Oil a sunnier outlook for BHP 

IT has been an unpleasant period for BHP with train derailments, and fires at plant and a smelter and the collapse of its upstream tailings dam in Brazil. 
Oil a sunnier outlook for BHP  Oil a sunnier outlook for BHP  Oil a sunnier outlook for BHP  Oil a sunnier outlook for BHP  Oil a sunnier outlook for BHP 

BHP board approved Atlantis development

Helen Clark


But BHP says the fundamental outlook for oil remains positive despite the late-2018 Brent tumble tumble and is underpinned by rising demand from the developing world and natural field declines. 
It thinks the long term outlook for gas is also positive and "depleting domestic gas supplies in some major consuming markets will help LNG to grow faster than overall gas demand". 
Total revenue from petroleum for the half year ended December was US$3.2 billion, with underlying EBITDA of $2.3 billion a rise of $625 million over the same period in 2017, D&A of $818 million, underlying EBIT of $1.44 billion and capital expenditure of $339 million. 
The oil profit was thanks to higher average realised prices with crude at $69.91 per barrel in 2018 compared with $54.27/bbl the previous corresponding period, natural gas at $4.67 per million cubic feet compared $4.13MMcf and LNG at $10.19/MMcf compared with $7.46/MMcf. 
BHP saw higher uptime in the Gulf of Mexico and Australia and increased tax barrels in Trinidad and Tobago were "more than offset by planned Pyrenees dry-dock maintenance and natural field decline across the portfolio," it said. 
There was however additional maintenance at its Australian assets worth $60 million and higher exploration expenses of $37 million due to the Ocean Bottom Node survey acquisition in the Gulf of Mexico and an expensing of the Bongos-1 and Conception-1 wells  over mechanical failure. 
It expects conventional petroleum unit costs to increase 10% to $11.14 per barrel of oil equivalent thanks to planned maintenance and lower volumes in the second half of financial 2019. 
Unit cost guidance for financial 2019 is unchanged at under $11/bbl assuming an exchange rate of A$0.75 to greenback.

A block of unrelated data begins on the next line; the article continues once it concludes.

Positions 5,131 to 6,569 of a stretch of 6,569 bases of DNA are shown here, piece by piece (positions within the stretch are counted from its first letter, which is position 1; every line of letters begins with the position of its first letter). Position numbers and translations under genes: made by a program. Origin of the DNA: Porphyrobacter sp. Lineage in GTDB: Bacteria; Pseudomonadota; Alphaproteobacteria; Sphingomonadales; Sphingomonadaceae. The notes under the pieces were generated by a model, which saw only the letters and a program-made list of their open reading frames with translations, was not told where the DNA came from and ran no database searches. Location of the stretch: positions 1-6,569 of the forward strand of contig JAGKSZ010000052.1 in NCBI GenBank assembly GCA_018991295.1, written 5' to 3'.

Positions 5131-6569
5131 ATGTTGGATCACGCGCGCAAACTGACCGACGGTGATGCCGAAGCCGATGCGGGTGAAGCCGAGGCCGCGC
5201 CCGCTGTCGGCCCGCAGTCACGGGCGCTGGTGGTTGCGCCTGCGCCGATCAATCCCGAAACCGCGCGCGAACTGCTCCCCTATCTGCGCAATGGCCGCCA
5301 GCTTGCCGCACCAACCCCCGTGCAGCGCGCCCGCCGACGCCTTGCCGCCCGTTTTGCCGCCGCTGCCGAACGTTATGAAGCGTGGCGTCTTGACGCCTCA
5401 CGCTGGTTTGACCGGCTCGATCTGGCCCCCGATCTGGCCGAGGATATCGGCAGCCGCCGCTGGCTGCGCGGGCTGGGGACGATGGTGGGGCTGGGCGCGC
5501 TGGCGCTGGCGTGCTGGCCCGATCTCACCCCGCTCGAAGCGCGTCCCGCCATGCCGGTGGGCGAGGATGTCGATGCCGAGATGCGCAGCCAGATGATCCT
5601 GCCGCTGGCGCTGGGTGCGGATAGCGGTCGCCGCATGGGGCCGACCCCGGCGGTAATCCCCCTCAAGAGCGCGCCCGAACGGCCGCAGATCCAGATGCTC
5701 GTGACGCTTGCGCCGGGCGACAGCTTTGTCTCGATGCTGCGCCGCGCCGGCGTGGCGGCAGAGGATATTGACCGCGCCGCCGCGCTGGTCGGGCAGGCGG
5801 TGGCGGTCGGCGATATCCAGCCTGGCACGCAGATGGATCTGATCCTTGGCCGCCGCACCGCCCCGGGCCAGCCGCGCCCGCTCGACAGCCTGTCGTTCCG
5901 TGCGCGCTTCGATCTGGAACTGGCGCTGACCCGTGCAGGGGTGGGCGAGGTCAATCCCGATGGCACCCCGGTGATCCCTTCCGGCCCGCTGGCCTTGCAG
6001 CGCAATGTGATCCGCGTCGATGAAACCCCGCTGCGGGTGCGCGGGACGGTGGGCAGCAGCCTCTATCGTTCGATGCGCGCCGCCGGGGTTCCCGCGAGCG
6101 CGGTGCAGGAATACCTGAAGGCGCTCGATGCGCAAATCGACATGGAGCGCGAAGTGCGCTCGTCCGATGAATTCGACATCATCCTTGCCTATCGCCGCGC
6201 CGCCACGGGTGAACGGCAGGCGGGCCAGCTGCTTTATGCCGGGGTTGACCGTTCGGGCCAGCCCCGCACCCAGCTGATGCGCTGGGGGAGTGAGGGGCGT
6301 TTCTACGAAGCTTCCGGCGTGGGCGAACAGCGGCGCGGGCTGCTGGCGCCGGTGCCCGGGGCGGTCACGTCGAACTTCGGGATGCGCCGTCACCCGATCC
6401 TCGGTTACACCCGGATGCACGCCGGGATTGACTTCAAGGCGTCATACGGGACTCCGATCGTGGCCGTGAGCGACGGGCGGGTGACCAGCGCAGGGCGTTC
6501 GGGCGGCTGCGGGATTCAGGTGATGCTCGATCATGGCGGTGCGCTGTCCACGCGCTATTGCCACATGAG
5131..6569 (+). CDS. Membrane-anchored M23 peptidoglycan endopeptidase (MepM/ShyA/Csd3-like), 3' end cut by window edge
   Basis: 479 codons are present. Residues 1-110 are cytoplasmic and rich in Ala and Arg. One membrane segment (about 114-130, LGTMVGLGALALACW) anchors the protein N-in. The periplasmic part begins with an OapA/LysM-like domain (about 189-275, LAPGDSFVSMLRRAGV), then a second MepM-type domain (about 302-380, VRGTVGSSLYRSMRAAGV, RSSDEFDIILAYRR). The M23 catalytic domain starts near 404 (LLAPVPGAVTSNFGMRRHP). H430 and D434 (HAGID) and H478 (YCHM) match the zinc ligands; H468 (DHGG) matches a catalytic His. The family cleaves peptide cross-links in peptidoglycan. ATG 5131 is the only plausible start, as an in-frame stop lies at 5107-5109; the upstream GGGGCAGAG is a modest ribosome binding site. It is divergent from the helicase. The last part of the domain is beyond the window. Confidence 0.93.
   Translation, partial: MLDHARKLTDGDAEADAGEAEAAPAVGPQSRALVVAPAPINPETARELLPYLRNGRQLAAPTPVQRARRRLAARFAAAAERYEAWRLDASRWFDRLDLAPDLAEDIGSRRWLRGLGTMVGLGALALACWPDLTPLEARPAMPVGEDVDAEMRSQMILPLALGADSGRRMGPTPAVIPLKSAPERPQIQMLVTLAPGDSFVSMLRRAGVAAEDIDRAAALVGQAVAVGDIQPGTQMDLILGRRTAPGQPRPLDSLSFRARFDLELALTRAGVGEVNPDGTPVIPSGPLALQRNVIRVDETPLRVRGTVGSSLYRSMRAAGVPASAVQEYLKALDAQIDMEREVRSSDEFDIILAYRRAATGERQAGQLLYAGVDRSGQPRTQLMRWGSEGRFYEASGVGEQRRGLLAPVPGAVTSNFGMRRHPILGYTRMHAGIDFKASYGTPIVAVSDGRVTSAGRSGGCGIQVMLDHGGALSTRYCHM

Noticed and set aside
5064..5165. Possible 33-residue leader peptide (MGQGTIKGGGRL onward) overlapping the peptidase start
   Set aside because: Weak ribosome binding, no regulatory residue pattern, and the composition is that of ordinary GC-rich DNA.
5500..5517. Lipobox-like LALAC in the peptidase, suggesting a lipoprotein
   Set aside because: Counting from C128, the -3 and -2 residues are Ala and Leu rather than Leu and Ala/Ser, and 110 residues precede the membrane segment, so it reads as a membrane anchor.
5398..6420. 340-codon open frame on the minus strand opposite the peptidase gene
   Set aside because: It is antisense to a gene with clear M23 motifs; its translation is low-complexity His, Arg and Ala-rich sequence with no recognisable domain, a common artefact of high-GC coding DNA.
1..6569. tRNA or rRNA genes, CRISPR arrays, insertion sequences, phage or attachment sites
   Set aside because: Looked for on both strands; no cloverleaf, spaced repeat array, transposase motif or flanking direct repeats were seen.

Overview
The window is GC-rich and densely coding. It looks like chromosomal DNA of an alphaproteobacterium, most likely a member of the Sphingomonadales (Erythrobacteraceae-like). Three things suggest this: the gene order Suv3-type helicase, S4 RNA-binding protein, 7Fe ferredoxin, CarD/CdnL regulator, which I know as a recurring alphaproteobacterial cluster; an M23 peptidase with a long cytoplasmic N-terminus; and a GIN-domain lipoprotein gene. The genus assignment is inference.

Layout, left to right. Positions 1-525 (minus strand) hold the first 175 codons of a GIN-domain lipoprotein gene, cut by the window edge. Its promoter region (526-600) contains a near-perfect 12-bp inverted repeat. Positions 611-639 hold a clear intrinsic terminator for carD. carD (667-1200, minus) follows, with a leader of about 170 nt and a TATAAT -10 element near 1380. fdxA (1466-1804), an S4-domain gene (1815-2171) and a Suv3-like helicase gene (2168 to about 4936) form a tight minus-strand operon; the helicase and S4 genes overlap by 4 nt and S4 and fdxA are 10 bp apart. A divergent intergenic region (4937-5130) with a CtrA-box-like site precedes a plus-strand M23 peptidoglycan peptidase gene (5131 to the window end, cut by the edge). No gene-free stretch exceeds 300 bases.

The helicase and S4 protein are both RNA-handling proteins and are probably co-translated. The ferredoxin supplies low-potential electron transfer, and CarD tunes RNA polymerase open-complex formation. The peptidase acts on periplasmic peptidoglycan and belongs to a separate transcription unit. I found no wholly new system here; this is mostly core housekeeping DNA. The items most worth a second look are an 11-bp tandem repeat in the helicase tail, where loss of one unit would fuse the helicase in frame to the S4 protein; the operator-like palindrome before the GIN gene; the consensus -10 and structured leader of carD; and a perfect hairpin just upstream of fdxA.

In the medium term it expects unit costs of less than $13/bbl thanks to field decline. 
Earlier this month it approved the development of Atlantis Phase 3 in the Gulf of Mexico which  planned to increase production by 38,000bopd at its peak from eight new wells. Joint venture partner BP sanctioned the project. 
Spend on exploration for the half-year ending December was $316 million, with $166 million expensed, and activity focussed around the US Gulf of Mexico, Trinidad and Tobago, and Mexico with a $750 million spend planned for the full financial year. 
Further delineation of Samurai is ongoing and in the southern part of the Wilding Sub-basin with BHP in assessing the potential resource with further appraisal; drilling is now expected in financial 2020.  
In the Western Gulf of Mexico it expects processed data from seismic delivered during the March 2020 quarter. 
Phase 3 of Bingos in Trinidad and Tobago  has been accelerated and drilling will begin in the second half of the financial year with Phase 3 to test wells on three prospects in the northern licence area. 
In Mexico it spud Trion-2DEL appraisal well in November 2018 and after positive results plans an additional appraisal well 3DEL to "further delineate the scale and characterisation of the resource " and expects to drill in the second half of the 2019 calendar year. 
It is also looking to Eastern Canada after bidding successfully for licenses in October in the Orphan Basin and is now working with local petroleum boards to meet regulatory requirements. 
It will pay an interim dividend of US$0.55 with an additional 18cs above the maximum 50% payout policy